DENSO this week announced the opening of the DENSO R&D Lab at the University of Michigan in Ann Arbor to accelerate development of new auto safety technologies and create new research opportunities for engineering students.
The DENSO R&D Lab gives DENSO an opportunity to more closely collaborate with the University and North American automotive manufacturers on key safety technologies like machine learning, advanced driver assistance systems (ADAS) and automated drive (AD). As part of the lab, 12 university students have been selected to participate in research projects, which will begin this month and run throughout 2017.
“This new lab will provide opportunities for students to conduct research to develop future automated drive technologies that will help save lives,” said Doug Patton, executive vice president and chief technology officer at DENSO’s North American headquarters in Southfield, Michigan. “We are excited to open the DENSO R&D Lab at the University of Michigan, in the heart of the global transportation technology research hub for autonomous drive right here in Michigan. The lab expands DENSO’s partnership with the University of Michigan, and extends a Master Alliance Agreement (MAA) we established in 2012 to sponsor multiple R&D projects.”
The DENSO R&D Lab is located at the University of Michigan’s North Campus Research Complex (NCRC), directly in the hub of research activity for AD that includes the Mobility Transformation Center (MTC) and its affiliated Mcity test facility, the University of Michigan Transportation Research Institute (UMTRI) and the University of Michigan College of Engineering.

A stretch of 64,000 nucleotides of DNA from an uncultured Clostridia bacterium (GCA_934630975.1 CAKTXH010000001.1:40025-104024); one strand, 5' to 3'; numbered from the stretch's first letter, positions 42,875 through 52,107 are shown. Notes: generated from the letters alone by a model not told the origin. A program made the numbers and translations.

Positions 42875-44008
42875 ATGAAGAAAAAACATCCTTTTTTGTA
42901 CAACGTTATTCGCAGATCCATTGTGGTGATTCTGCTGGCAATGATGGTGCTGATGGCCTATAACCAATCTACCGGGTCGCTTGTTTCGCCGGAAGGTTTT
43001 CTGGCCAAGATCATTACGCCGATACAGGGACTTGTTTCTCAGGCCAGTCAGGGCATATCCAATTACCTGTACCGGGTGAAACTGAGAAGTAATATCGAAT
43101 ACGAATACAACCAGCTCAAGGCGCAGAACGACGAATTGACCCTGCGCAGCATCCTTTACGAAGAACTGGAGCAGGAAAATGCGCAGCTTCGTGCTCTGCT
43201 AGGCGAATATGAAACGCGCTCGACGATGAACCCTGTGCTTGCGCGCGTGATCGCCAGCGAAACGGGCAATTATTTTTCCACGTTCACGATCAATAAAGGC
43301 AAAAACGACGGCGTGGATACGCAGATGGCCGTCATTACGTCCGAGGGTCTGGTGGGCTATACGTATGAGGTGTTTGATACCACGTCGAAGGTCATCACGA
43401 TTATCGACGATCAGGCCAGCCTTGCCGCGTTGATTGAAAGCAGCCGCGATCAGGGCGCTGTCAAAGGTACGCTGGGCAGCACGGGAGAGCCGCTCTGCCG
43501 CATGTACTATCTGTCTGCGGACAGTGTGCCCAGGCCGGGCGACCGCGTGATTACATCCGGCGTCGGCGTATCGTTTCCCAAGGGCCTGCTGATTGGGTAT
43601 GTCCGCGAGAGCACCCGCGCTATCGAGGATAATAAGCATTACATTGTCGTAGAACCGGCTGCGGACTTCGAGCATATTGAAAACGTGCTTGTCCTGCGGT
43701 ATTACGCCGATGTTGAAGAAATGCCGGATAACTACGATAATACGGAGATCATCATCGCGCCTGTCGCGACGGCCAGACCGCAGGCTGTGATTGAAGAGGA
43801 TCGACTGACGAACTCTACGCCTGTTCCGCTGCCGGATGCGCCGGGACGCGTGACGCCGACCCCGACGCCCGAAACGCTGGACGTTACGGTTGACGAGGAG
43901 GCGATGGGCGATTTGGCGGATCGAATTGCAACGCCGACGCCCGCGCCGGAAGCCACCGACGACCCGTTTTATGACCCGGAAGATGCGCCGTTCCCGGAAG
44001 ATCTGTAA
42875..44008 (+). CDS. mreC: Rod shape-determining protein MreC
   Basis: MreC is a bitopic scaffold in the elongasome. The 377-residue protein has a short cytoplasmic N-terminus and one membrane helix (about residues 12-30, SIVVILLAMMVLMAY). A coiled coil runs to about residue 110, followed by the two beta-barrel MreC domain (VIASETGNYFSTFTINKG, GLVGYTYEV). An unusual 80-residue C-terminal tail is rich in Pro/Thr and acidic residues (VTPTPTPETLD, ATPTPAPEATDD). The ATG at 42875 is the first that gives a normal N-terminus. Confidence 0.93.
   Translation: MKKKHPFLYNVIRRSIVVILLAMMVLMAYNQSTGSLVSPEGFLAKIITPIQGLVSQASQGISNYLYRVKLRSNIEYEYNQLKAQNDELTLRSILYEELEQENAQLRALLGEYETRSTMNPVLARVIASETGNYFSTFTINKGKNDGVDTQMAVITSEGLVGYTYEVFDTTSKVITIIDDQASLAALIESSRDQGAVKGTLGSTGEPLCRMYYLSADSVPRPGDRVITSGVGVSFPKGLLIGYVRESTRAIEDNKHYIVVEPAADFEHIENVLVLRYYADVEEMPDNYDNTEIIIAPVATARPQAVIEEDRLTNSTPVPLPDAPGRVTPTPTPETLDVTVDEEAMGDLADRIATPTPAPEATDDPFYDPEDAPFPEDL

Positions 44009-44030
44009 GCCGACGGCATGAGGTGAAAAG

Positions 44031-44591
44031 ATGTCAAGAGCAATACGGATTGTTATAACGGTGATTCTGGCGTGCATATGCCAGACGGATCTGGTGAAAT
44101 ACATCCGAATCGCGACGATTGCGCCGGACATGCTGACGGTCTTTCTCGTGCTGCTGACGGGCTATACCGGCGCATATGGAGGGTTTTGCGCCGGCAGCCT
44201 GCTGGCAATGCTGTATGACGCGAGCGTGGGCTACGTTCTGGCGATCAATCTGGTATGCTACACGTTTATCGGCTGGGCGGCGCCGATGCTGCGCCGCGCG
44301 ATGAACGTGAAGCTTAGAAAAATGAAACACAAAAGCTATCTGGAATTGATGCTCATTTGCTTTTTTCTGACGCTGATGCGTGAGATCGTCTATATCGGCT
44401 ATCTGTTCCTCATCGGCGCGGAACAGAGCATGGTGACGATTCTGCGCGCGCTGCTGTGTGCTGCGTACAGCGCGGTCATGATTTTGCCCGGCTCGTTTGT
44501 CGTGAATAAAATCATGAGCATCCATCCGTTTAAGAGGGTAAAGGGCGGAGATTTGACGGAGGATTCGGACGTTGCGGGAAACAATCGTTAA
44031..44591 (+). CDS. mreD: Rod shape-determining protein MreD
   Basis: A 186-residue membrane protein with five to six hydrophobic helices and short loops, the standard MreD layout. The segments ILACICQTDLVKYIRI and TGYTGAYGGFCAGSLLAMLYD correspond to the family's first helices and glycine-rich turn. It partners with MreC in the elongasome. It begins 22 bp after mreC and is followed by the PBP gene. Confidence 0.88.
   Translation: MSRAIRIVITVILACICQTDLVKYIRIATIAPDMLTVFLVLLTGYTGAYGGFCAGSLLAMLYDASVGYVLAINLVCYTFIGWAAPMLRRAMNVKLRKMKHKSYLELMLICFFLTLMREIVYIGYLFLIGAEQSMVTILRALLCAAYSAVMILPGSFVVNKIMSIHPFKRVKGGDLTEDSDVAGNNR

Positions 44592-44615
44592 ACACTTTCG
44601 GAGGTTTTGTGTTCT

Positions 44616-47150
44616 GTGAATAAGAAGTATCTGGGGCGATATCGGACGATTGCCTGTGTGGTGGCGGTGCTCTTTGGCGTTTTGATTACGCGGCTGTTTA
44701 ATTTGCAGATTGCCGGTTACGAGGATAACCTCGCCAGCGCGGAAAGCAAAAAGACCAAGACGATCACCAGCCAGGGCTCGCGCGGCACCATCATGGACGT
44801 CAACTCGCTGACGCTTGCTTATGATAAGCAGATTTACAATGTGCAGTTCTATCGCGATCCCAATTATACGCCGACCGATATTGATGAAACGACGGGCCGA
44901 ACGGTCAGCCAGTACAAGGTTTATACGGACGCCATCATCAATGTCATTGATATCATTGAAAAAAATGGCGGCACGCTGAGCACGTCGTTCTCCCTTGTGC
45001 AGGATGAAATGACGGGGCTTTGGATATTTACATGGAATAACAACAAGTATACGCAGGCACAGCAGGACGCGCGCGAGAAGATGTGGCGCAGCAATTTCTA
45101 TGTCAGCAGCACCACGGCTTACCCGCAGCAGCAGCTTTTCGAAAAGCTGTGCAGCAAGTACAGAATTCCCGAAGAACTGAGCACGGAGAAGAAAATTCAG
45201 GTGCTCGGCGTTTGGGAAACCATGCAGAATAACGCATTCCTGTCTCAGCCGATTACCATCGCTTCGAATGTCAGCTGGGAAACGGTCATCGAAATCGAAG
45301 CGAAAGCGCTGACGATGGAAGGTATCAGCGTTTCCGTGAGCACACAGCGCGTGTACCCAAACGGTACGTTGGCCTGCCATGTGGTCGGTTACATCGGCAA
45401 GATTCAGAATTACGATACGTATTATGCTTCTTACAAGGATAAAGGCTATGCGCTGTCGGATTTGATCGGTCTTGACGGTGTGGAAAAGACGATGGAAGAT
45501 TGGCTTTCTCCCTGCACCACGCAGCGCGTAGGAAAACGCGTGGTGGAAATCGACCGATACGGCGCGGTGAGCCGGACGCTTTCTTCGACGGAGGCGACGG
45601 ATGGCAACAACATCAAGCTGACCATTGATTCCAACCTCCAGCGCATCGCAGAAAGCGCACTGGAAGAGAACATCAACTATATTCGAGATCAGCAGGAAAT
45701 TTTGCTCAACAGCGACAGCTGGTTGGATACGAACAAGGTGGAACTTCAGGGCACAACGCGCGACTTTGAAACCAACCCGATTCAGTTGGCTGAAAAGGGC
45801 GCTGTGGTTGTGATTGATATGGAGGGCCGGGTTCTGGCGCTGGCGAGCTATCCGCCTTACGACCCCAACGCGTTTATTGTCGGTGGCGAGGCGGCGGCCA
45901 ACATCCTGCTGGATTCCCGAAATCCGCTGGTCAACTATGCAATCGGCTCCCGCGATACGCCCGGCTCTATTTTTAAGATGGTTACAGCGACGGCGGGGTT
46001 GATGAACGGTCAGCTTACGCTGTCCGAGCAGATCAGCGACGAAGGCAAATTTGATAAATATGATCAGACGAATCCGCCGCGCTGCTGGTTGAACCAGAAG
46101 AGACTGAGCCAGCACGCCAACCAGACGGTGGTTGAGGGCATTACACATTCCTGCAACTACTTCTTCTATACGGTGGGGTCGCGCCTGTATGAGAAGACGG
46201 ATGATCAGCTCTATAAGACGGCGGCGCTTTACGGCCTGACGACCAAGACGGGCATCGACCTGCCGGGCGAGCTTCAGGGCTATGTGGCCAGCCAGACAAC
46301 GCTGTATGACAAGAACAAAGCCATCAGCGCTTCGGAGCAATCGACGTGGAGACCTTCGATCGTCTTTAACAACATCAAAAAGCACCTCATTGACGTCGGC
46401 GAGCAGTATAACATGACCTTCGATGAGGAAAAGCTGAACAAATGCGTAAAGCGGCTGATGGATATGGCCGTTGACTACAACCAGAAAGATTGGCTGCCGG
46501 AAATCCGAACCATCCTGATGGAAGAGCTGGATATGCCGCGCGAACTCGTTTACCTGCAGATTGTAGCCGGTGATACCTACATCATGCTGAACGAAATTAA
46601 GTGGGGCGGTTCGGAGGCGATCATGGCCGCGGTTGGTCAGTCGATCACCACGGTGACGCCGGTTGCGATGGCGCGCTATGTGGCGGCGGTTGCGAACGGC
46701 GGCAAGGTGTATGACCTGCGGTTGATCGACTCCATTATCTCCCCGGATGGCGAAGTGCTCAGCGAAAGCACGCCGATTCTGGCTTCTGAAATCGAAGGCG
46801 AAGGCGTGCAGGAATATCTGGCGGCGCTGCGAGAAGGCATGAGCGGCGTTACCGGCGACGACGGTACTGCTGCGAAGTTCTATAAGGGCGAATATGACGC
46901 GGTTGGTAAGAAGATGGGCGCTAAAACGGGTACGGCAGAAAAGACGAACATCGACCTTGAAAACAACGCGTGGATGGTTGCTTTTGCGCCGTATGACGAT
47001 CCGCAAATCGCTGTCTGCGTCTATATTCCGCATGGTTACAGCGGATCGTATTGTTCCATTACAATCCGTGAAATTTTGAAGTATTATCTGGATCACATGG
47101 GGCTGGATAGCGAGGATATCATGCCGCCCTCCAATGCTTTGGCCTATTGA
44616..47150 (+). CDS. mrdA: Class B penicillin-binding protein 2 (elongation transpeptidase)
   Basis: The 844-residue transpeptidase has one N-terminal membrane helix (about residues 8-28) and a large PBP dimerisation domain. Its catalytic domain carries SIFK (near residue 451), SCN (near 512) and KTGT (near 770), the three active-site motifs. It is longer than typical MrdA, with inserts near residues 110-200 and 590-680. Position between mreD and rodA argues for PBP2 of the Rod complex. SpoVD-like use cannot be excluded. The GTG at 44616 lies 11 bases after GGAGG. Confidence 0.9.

“As a member of the Mobility Transformation Center’s Leadership Circle and a sponsor of multiple research projects across campus, DENSO has been one of the University’s key industrial partners,” said S. Jack Hu, vice president for research at the University of Michigan. “Their new lab on campus will allow us work even more closely to create further opportunities for innovation and education.”
DENSO’s lab is a simulation environment with high-speed computing and high-capacity data storage. Simulation is conducted on high-performance computers and mechatronic systems, including an advanced driving simulator. Hardware-in-loop and driving simulators will provide researchers with functional verification of their methods for machine learning for AD and Collaborative AD (CoAD).
Machine learning for AD
Researchers will develop machine learning techniques to support AD systems in recognizing their environment, which helps them to make intelligent and sophisticated automated driving decisions.
Collaborative Automated Drive
By sharing sensor information via Dedicated Short Range Communication (DSRC), researchers will study ways to enhance the capabilities of automated driving for CoAD. This technique will increase the perception range of the system – beyond the field of view and line of sight of the on-board sensors.
Researchers also will test safety control algorithms such as forward collision warning, lane-keeping assistance, traffic sign recognition, V2X connected driving and pedestrian detection, among others.
In early December, DENSO also announced MDrive, a car sharing study in which University of Michigan-Dearborn students will help shape the future of mobility. With support from Detroit-based NextEnergy, an accelerator of advanced energy and mobility technologies, DENSO launched the study to determine what technologies may be needed for a new car-sharing segment. The students will provide feedback about car sharing and offer insights on helpful or unnecessary features in current car models.